Heads with the extra factor

Headteachers' characters and hobbies revealed in latest Good Schools Guide. Adi Bloom reports

Headteacher Martin Haworth has a recurring fantasy about an intruder who walks into school while he is taking assembly.

When he realises that his pupils are under threat, he throws off his teachers' gown with a dramatic flourish.

"I leap into the air with a long kick," he said. With a black belt in karate, the head of Wallington county grammar, in Surrey, is a master in the art of self-defence. "I can defend my boys if I need to."

But karate can also be a helpful classroom-control technique. "Karate gives you a certain presence. You use specialised techniques. You know how to kill. Pupils don't mess with me."

Mr Haworth's black belt is one of the aspects of his school mentioned in the Good Schools Guide, which has just published its 2006 edition. The guide is compiled by editors around the country, who submit information on their local schools. It includes entries on more than 800 state and independent schools.

Among the lists of academic achievements, sporting facilities and artistic activities included in the guide, each school's entry offers a description of the personal attributes of the head.

Ralph Lucas, publisher of the guide, said: "Heads set the style for a school. From the chaotic to the organised, a head can change a pupil's experience quite radically."

So parents seeking a warm, welcoming school, might choose to entrust their daughters to the care of Mary Morris, head of pound;3,230-a-term St Helen's, in north London. Talking to Mrs Morris, the guide suggests, is "a bit like talking to your best friend".

But friendliness is a difficult line to tread. The guide's description of Mr Haworth's neighbour, Wallington high, suggests that headteacher Barbara Greatorex inspires devotion verging on the cultish: "(She is) always surrounded by smiling girls when she walks around the school."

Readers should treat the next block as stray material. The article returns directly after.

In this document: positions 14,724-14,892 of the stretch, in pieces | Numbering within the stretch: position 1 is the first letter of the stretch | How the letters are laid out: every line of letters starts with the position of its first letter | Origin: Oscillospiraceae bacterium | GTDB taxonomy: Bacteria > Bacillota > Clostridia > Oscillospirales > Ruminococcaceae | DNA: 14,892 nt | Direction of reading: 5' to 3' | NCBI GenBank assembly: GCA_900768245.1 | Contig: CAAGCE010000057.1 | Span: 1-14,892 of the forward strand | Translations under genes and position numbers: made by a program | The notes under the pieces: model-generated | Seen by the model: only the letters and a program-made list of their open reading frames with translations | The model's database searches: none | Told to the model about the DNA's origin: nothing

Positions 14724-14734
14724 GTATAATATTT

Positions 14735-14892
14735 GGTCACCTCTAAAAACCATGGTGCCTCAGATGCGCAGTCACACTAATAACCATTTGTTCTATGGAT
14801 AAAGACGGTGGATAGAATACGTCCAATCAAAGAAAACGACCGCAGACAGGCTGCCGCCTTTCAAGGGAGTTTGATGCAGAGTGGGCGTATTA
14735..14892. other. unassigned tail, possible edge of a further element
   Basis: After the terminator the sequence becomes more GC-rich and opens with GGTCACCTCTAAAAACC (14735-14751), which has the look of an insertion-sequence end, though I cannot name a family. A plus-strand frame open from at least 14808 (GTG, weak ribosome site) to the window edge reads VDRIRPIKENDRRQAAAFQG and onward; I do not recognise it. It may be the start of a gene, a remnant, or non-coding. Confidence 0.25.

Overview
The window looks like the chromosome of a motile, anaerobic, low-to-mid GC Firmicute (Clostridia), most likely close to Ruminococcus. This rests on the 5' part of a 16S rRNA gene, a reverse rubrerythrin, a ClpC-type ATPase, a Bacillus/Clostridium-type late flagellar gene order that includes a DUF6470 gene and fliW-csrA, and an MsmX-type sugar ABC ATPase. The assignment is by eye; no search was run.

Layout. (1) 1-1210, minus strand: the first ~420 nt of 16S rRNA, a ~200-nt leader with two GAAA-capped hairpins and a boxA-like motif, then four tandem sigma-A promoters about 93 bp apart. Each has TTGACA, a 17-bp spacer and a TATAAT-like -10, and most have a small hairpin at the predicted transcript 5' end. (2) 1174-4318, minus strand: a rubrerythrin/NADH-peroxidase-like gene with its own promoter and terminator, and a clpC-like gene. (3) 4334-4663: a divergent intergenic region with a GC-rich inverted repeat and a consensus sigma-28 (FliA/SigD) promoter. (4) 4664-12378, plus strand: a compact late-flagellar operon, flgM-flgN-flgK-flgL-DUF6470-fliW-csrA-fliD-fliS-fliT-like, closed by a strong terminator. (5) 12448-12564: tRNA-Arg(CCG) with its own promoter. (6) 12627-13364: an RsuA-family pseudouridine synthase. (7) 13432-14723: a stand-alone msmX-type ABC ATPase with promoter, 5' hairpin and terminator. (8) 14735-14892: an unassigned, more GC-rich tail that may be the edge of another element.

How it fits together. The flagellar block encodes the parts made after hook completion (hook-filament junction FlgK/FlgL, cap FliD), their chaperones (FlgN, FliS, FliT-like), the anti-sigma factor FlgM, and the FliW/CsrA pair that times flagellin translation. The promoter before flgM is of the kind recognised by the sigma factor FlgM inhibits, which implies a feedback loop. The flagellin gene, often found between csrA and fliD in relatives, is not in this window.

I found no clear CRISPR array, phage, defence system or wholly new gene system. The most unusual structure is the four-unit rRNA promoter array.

But Ms Greatorex said: "It makes them sound as though they're on drugs.

They don't follow me around. But they don't cower when I go past, either.

"I like to think the girls can come and talk to me. I'll sit and have lunch with Year 7, and they have no qualms about starting a conversation with me."

Others aim at gravitas, without necessarily succeeding. Describing Michael Gormally, head of Cardinal Vaughan boys' comprehensive, in west London, the guide states: "We wanted to describe him as giggly, but he would prefer to be jocund."

And Tim Hastie-Smith, head of pound;7,495-a-term Dean Close, in Gloucestershire, is described as "dashing", in lilac shirt, purple-patterned tie and orange and turquoise socks.

"How you dress is an expression of who you are," he said. "It's about trying to be approachable and available.

"It's so easy for a headmaster to be a chief executive, working from an office and never seeing the kids. But it's about being an accessible human being as well."

Several boys' school heads strive to convey an image of authority. Anthony Jarvis, head of St Olave's and St Saviour's grammar, in Kent, is presented as "authoritative, without being intimidating. A busy man".

Many heads clearly hope that looking busy suggests efficiency. The entry on Peter Hamilton, head of pound;3,200-a-term Haberdashers' Aske's, in Elstree, Hertfordshire, is accompanied with a list of his hobbies: canoeing, mountain-walking, riding, sailing, karate, classical music and comparative literature ("when time allows").

"Lots of fresh air is absolutely essential," said Mr Hamilton. "If you're riding a horse across mountains, you need to concentrate on that, rather than on anything else. It clears the mind wonderfully. And you have to be efficient. It's the old-fashioned idea of healthy mind and healthy body."

But, despite his efficiency, he reserves many of his hobbies for the school holidays. "In term-time you're limited," he said. "It's just the gym and good intentions."

In contrast, some heads' entries contain no hobbies or character traits, and are nothing more than a list of qualifications. "Sometimes they're new in the job," said Lord Lucas. "But sometimes we can't think of anything interesting to say about them. You don't need to be brash and colourful to be a head. But there are some boring heads out there."

Book of the week, Friday magazine 18 www.goodschoolsguide.co.uk

Log in or register for FREE to continue reading.

It only takes a moment and you'll get access to more news, plus courses, jobs and teaching resources tailored to you